We watch them with locked attention even as we wonder if we should be watching them at all. Sometimes we feel guilty for our absorption in the daredevil’s endeavour, as if our bearing witness were alone responsible for their self-imperilment. The sanctimonious like to reinforce this feeling of guilt, attributing one’s fascination to a sickness, an eagerness to see others die right before our eyes. It’s only appropriate then that the most famous daredevil of them all – the veritable avatar of the phenomenon – provides the most poetic wisdom on the matter, reckoning that, while most of those watching don’t want to see him die, they do want to be there if he does.
Evel Knievel knew what he was talking about, and he knew what he was doing. People love an extravaganza, an event, a one-of-a-kind spectacle – a set-piece that will result in either tragedy or triumph, or something extremely compelling in between. And this isn’t anything new. It didn’t start with Knievel any more than it ended with him. For hundreds of years, in the Western world, spectators have been fascinated by human beings risking their lives in the name of entertainment.
This fascination has been indulged in ever-inventive ways, as daredevils outdo themselves and one another in concocting elaborate means of obtaining proximity to death: tumbling over the falls in a barrel, taking the city skyline on a tightrope, catching a bullet in the mouth. Harry Houdini – who of course preceded Knievel as an icon of daredevilry – once freed himself on stage from the belly of a dead whale-like sea creature. If you’ve ever conceived of an impossibly strange way to almost kill yourself before an audience, it’s likely that these guys thought of it first.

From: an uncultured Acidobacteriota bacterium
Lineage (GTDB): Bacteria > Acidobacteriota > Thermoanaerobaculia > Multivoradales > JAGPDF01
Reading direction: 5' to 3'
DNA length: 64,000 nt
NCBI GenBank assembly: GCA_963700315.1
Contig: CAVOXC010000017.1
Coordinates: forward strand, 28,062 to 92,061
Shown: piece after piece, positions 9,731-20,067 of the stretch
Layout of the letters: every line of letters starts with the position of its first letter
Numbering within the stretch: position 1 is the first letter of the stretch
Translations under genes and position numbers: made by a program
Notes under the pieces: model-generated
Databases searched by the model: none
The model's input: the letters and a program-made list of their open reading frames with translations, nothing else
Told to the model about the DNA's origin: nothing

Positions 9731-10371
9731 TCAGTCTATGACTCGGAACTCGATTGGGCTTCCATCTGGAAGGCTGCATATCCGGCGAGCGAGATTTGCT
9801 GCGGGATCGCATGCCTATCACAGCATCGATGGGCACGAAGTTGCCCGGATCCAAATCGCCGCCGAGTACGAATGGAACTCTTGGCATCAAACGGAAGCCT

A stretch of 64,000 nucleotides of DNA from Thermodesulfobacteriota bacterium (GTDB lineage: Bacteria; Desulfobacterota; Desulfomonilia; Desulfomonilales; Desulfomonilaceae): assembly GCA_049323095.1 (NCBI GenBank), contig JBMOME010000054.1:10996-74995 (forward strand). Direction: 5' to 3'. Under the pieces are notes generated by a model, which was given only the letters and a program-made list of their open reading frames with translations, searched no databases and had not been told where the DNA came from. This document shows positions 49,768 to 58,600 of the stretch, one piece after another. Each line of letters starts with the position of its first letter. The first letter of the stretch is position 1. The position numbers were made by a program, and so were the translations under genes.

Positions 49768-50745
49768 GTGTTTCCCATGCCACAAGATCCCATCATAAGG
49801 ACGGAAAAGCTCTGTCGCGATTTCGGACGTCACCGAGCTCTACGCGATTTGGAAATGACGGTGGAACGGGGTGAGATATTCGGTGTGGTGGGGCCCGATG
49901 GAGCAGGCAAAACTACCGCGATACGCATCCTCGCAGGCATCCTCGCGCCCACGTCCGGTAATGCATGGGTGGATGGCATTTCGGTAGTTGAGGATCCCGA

Not that they’re all guys. Far from it. The first person to successfully go over Niagara Falls in a barrel, in fact, was Annie Edson Taylor, a schoolteacher by profession and one of many remarkable female daredevils. Her leap down the falls was a variation on a theme introduced in 1829 by Sam Patch, the Yankee Leaper (who’d taken his jumps straight, no barrel, sometimes accompanied by a bear). Seventy-two years later, on the day, remarkably, of her 63rd birthday, Taylor got it into her head that she could cushion her retirement if she did just like the Yankee Leaper had done, but in a barrel.
It was 4.5 ft by 3 ft, made of oak and braced with metal hoops. She was protected by two pillows, strapped in with a leather harness, and air was supplied and regulated with a makeshift apparatus. A 175 lb anvil was fixed to the bottom to keep the barrel upright during its initial descent. She took Niagara’s Horseshoe Falls 167 feet down, and by the time she was finished, she’d endured 18 minutes of being ‘hurled about and knocked frightfully’.
Taylor lived to tell her tale, but not to make the fortune she’d envisioned. Patch, too, failed in his mercenary intentions. The final jump he would ever take – the one that killed him – was from a greater height than the one immediately preceding it, precisely because the last-but-one had failed to generate satisfactory revenue. It’s easy to see Patch and Taylor in the daredevils of today, convinced they’re just one YouTube video away from riches and fame. The internet has not fundamentally changed the impulse of those who perform such stunts or those who watch them (even if it has changed the number who indulge the impulse, and the frequency with which they’re watched).